Toughs of the Track


Jogging partner Pete and I were struggling uphill on our third circuit of the park but a cramping calf was about to bring him to a sudden halt and I sought ideas to spur him on across the line with dignity intact.

What would Alf Tupper do?

The run had brought back memories of my childhood hero, ‘The Tough of the Track’ whose 1960s comic strip featured in The Victor, was a required antidote by us lads who in real life followed the momentous runs by posh athletes like champions Chris Chataway and the first sub-four minute miler Roger Bannister plus younger hurdlers like David Hemery and Alan Pascoe: Many Saturday afternoons were spent watching BBC Grandstand from Crystal Palace where the speediest wearing red, white and blue singlets were interviewed by the TV sportscasters of the day, David Coleman and Len Pickering.

But in the fictitious industrial town of Greystone, a most unlikely running hero (the creation of artist Peter Sutherland for the publisher DC Thompson) was the welder’s apprentice earning £1-6s a week, a little man of dubious parentage who slept on his aunty’s kitchen mattress whose diet consisted of bread and marge and more often, a sports page-wrapped bundle of the British staple food: (“Great grub!” .. “If you had turkey and plum pudding, I’d still have fish an’ chips.”).

He lived to run and nothing phased him, tackling hurdles, half miles, miles, 5,000m, 10,000m and marathons over cinders tracks and cross-country mud – the lot. By the time he’d crossed the line in front of disbelieving crowds it wasn’t just in first place, he’d invariably win the championship or smash the world record too by charging past Adonis-bodied opponents who were – as far as I recall – Big Swedes and Soviets who collapsed, cursing at the chutzpah of the little man from the cobbled streets. It not only reeked of anti-establishment but of the Blitz spirit too. Two fingers up to the Nazis and for that matter, the Commies too.

In one story I remember from my Victor for Boys in 1969, “Alf races against the Rakovian champion, Fedor Oranski at the White City. The race is a dead heat so Alf travels to Rakovia for a re-match. Unfortunately, on the way there he has his wallet pinched so has to stowaway on board an aircraft. Upon arrival at Grovic (the Rakovian capital, of course!) he gets arrested as a spy and is about to be interrogated by the secret police when he delivers a punch to the Rakovian Colonel’s nose (“Keep your hands to yourself baldy!”). In a timely intervention Alf is revealed to be the famous British runner, given a compensatory plate of fish and chips (darned resourceful these Eastern Block chaps) and is rushed to the state sports stadium in the nick of time to run against Oranski in the 1500 metres.” (source:

Compared to the university runners, Alf Tupper was the track’s anti-hero, a selfless underdog, a ‘guttersnipe’ who somehow managed to turn up to races against all odds, muttering to himself as the downtrodden oik he was, dodging the bargings or spikings from toffee-nosed fopps from the AAA’s or the snooty Greystone University .. He responded by thrashing them when it mattered, in his own words: “I ran ‘em all.”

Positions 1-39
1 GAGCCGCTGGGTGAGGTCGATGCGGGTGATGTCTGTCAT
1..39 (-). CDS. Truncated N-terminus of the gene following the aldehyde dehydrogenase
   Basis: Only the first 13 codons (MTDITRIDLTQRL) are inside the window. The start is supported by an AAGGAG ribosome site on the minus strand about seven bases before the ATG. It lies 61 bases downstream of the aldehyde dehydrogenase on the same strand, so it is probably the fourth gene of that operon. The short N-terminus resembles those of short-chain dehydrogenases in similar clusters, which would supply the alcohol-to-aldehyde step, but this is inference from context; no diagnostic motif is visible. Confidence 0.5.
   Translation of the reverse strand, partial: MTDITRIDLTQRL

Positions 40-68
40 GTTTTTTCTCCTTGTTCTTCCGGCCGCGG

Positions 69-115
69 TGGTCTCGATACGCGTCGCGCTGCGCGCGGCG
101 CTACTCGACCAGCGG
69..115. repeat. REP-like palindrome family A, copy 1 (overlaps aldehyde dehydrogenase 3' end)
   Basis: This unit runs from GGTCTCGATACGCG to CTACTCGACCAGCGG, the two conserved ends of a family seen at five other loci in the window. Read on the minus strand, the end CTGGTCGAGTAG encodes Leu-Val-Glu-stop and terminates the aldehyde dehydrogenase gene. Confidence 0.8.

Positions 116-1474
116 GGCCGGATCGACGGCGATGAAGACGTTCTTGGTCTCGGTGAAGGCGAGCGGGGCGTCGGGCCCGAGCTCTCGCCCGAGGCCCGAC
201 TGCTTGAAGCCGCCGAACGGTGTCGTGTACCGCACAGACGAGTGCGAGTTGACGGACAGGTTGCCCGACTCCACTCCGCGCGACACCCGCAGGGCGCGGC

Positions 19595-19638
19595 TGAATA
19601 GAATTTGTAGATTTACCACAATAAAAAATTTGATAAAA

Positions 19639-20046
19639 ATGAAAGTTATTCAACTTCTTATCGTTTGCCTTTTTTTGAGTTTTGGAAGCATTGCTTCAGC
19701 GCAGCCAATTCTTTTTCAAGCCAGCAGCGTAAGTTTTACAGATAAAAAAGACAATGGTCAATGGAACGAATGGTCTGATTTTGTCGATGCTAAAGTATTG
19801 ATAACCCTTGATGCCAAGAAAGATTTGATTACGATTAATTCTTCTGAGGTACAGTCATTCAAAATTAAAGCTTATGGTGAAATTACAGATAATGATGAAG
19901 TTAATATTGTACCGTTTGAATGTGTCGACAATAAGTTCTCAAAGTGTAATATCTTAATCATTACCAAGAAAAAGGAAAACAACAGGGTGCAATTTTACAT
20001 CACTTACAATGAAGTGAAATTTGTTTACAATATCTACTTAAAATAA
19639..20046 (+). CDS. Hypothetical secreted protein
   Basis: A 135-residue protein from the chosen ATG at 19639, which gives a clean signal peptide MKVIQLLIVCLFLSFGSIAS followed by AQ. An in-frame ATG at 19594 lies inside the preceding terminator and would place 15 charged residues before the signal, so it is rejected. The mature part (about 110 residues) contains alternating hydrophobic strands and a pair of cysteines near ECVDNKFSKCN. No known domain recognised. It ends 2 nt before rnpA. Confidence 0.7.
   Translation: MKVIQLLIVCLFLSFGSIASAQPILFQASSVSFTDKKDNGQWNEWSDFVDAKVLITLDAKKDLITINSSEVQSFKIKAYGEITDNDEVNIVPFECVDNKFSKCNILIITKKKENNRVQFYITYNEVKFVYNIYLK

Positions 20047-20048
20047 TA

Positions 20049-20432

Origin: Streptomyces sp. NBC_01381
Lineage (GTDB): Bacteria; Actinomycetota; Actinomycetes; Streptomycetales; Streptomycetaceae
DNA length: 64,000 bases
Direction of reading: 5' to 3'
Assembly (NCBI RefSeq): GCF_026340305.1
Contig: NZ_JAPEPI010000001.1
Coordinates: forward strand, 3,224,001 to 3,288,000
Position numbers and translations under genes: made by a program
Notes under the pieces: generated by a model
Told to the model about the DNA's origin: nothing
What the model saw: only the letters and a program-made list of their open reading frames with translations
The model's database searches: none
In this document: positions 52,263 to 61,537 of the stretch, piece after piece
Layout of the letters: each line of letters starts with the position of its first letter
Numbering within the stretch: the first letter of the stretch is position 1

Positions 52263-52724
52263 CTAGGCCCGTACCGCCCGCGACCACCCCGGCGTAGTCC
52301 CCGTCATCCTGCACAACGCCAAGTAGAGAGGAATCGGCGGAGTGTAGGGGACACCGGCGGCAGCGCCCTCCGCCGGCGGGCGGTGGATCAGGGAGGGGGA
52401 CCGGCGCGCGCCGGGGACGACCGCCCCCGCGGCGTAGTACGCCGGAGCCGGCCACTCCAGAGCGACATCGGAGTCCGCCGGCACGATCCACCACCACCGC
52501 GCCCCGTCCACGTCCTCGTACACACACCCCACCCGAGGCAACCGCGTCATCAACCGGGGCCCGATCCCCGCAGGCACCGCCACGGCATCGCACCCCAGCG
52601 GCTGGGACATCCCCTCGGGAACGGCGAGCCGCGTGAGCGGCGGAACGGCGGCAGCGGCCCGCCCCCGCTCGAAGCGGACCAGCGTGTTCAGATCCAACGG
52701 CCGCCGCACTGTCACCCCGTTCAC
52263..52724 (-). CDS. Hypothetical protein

I couldn’t help but warm to Alf’s working class values, far removed from the elitism of British athletics before the days of black London boys like Daley Thompson and Linford Christie whom I reckon he would have got on famously with.

Back in the park, as if the whole crowd were off their stadium seats, Paul and I staggered past the flag and I felt Alf’s ghost tap me on the shoulder. “That was a bloomin’ good run, lads!” he shouted as newsmens’ flashbulbs grabbed our exhausted contortions. “Lummy, I’d better watch out for meself next time!” he said before peddling off down the hill to put the kettle on and work on his LinkedIn profile.


9 Responses to “Toughs of the Track”

  1. I found your blog post while searching Google. Very informative, especially since this is not an issue a lot of people are familiar with…

  2. I just wanted to say that I found your site via Goolge and I am glad I did. Keep up the good work and I will make sure to bookmark you for when I have more free time away from the books. Thanks again!

  3. Well remembered and written. It brings back happy memories of a simpler time.

    By the way it was Ron Pickering of the famous quote ‘The big Cuban opened his legs and showed his class’

  4. 4 VA Jim

    Roger Bannister must have picked up a lot of speed. I knew that he broke the sub-4-minute mile, but he must have improved greatly after that! *wink*

  5. I too had a great deal of affection for Ron Pickering but you rarely hear about him these days. Even David Coleman is seemingly only mentioned by his Coleman-balls.

  6. Ooh. It was 3.59 wasn’t it?

  7. Indeed, a sub-4 minute mile it was.

  8. 8 Val Howell

    Can anybody tell me if there are any of the original Alf Tupper stories in the Rover published in book form

  9. That’s a really good question. I’d love to read them again – did you hear of anything re-published? Richard.

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